2.2 Group representations 44

2.3 Symmetry representations of molecular vibrations 50

2.4 Symmetry-based selection rules for absorption processes 54

2.5 Selection rules for Raman scattering 56

2.6 Discussion of selected small molecules 57

2.6.1 Tetrahedral molecules: carbon tetrachloride, CCl4, and methane, CH4 57

2.6.2 Chloroform and methyl chloride 64

2.6.3 Dichloromethane (methylene chloride), CH2Cl2 67

2.6.4 Dichloromethane-d1 (methylene chloride-d1), CHDCl2 68

References 69

3 Infrared Spectroscopy 71

3.1 General aspects of IR spectroscopy 71

3.2 Instrumentation 73

3.2.1 Sources of infrared radiation: black body sources 73

3.2.2 Sources of infrared radiation: quantum-cascade lasers, nonlinear devices 75

3.2.3 Transfer optics 76

3.2.4 Color sorting devices: monochromators 76

3.2.5 Color encoding devices: interferometers 79

3.2.6 Detectors 82

3.2.7 Read-out devices 84

3.3 Methods in interferometric IR spectroscopy 84

3.3.1 General instrumentation 84

3.3.2 Optical resolution 86

3.3.3 Zero filling and fourier smoothing 86

3.3.4 Phase correction 88

3.3.5 Apodization 91

3.4 Sampling strategies 92

3.4.1 Transmission measurement 92

3.4.2 Specular reflection 94

3.4.3 Diffuse reflection 95

3.4.4 Attenuated total reflection 97

3.4.5 Infrared reflection absorption spectroscopy (IRRAS) 99

3.4.6 Fourier transform photoacoustic spectroscopy (FT-PAS) 100

3.4.7 Planar array infrared spectroscopy (PA-IRS) 101

3.4.8 Two-dimensional FTIR 101

3.4.9 Infrared microspectroscopy 102

References 102

4 Raman Spectroscopy 103

4.1 General aspects of Raman spectroscopy 104

4.2 Polarizability 105

4.3 Polarization of Raman scattering 107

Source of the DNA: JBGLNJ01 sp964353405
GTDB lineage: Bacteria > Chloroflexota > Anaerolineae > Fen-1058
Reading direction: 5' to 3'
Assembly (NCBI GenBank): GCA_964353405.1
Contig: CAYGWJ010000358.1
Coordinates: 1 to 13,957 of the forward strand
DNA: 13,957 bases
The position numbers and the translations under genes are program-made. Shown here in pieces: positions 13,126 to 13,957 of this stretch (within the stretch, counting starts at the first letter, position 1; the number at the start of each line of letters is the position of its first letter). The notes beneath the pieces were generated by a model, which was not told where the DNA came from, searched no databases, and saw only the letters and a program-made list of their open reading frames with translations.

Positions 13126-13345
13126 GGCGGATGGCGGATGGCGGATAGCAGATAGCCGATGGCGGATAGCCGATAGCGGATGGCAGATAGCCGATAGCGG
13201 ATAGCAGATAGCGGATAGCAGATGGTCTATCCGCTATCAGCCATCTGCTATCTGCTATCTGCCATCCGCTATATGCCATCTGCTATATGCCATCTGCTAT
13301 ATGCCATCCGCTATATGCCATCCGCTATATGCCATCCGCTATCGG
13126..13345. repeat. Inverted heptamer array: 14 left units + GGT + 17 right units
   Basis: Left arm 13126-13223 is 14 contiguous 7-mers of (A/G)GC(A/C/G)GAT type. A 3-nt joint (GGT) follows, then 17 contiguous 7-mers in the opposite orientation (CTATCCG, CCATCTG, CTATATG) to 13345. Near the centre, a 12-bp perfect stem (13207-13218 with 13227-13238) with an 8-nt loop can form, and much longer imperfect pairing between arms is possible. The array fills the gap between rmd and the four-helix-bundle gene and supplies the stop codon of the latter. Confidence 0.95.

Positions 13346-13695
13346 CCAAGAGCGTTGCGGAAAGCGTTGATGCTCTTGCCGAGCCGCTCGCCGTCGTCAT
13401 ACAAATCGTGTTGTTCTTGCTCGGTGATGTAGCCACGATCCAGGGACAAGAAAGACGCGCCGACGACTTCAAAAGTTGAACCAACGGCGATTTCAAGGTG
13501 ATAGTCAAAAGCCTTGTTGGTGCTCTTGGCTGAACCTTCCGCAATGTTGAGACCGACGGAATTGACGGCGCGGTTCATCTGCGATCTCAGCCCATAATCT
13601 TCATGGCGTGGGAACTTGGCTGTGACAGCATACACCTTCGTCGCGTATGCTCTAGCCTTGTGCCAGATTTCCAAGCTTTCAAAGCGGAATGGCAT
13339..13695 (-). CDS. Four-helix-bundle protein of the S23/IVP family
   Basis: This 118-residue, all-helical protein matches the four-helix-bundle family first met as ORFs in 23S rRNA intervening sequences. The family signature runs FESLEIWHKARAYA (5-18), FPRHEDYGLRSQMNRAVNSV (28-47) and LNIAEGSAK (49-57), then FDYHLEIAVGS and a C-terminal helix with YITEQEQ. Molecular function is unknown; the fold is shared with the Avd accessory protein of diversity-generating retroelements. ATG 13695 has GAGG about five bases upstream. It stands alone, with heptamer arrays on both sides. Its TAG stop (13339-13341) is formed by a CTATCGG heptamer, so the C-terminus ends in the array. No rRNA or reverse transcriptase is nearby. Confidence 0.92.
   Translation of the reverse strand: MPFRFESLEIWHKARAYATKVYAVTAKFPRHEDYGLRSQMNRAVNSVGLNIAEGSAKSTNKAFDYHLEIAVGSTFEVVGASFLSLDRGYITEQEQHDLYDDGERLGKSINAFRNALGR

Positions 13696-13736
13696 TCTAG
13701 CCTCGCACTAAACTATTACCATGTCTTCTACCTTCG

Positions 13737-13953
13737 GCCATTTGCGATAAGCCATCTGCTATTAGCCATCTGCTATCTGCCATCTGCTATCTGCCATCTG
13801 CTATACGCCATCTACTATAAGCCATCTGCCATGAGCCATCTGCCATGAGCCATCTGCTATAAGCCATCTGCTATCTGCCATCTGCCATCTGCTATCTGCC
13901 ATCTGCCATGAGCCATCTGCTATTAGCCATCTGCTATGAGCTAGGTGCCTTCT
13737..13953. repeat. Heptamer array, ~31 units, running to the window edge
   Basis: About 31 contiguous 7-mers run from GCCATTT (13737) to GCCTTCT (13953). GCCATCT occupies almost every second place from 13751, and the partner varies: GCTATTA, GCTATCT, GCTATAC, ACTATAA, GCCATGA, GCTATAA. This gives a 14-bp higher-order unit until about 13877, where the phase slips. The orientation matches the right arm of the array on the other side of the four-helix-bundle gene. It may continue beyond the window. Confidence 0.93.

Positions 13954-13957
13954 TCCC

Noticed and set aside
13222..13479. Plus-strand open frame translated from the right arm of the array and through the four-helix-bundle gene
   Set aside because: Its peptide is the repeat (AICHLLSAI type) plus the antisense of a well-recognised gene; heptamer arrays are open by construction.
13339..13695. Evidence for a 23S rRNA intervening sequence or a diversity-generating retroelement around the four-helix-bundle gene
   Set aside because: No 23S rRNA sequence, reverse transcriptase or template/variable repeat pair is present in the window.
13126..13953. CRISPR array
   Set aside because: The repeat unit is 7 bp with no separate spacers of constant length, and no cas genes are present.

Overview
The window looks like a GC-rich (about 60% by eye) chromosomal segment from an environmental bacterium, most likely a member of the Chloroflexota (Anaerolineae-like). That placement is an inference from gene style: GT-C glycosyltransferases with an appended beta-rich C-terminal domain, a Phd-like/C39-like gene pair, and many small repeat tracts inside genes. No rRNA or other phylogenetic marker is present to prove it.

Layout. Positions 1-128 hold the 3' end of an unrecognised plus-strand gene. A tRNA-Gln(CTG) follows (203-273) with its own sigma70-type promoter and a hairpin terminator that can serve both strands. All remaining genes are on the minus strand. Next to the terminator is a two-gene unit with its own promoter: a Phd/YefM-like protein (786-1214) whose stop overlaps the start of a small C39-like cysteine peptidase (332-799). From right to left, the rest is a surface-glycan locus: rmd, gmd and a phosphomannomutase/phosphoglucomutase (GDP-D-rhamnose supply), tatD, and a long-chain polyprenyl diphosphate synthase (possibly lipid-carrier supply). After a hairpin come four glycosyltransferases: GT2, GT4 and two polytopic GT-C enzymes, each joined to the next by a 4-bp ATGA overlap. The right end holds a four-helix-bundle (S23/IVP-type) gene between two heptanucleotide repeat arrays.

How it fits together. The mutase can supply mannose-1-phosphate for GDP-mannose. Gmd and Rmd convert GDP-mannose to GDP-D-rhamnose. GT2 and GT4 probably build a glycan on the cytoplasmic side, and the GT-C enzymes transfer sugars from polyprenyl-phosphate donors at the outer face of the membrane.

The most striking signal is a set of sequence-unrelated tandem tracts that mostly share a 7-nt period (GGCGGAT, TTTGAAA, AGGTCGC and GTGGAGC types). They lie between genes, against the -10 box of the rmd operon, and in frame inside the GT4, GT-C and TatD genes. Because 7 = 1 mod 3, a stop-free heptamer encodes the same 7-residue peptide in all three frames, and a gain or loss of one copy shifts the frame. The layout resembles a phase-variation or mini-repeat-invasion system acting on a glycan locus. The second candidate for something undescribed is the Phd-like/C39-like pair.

4.4 Dependence of depolarization ratios on scattering geometry 111

4.5 A comparison between Raman and fluorescence spectroscopy 114

4.6 Instrumentation for Raman spectroscopy 116

4.6.1 Sources 116

4.6.2 Dispersive Raman instrumentation and multichannel detectors 116

4.6.3 Interferometric Raman instrumentation 121

4.6.4 Raman microspectroscopy 122

References 122

5 A Deeper Look at Details in Vibrational Spectroscopy 123

5.1 Fermi resonance 124

5.2 Transition dipole coupling (TDC) 128

5.3 Group frequencies 129

5.4 Rot-vibrational spectroscopy 130

5.4.1 Classical rotational energy 130

5.4.2 Quantum mechanics of rotational spectroscopy 132

5.4.3 Rot-vibrational transitions 137

References 141

6 Special Raman Methods: Resonance, Surface-Enhanced, and Nonlinear Raman Techniques 143

6.1 Resonance Raman spectroscopy 144

6.2 Surface-enhanced Raman scattering (SERS) 146

6.3 Nonlinear Raman effects 149

6.3.1 Spontaneous (incoherent) nonlinear Raman effects 149

6.3.2 Coherent nonlinear effects 152

6.4 Continuous wave and pulsed lasers 159

6.4.1 Einstein coefficients and population inversion 160

6.4.2 Operation of a gas laser 162

6.4.3 Principles of pulsed lasers 163

6.4.4 Operation of pulsed lasers 163

6.5 Epilogue 164

References 164

7 Time-Resolved Methods in Vibrational Spectroscopy 167

7.1 General remarks 167

7.2 Time-resolved FT infrared (TR-FTIR) spectroscopy 168

7.2.1 Experimental aspects 168

7.2.2 Applications of TR-FTIR spectroscopy 169

7.3 Time-resolved Raman and resonance Raman (TRRR) spectroscopy 171

7.3.1 Instrumental aspects 171

7.3.2 Applications of TRRR 173

7.3.3 Heme group dynamic studies 173

7.3.4 Rhodopsin studies 174

References 175

8 Vibrational Optical Activity 177

8.1 Introduction to optical activity and chirality 177

8.2 Infrared vibrational circular dichroism (VCD) 179

8.2.1 Basic theory 179

8.2.2 Exciton theory of optical activity 180

8.3 Observation of VCD 181

8.4 Applications of VCD 185

8.4.1 VCD of biological molecules 185

8.4.2 Small molecule VCD 185

8.5 Raman optical activity 186

8.6 Observation of ROA 188

8.7 Applications of ROA 189

8.7.1 ROA of biological molecules 189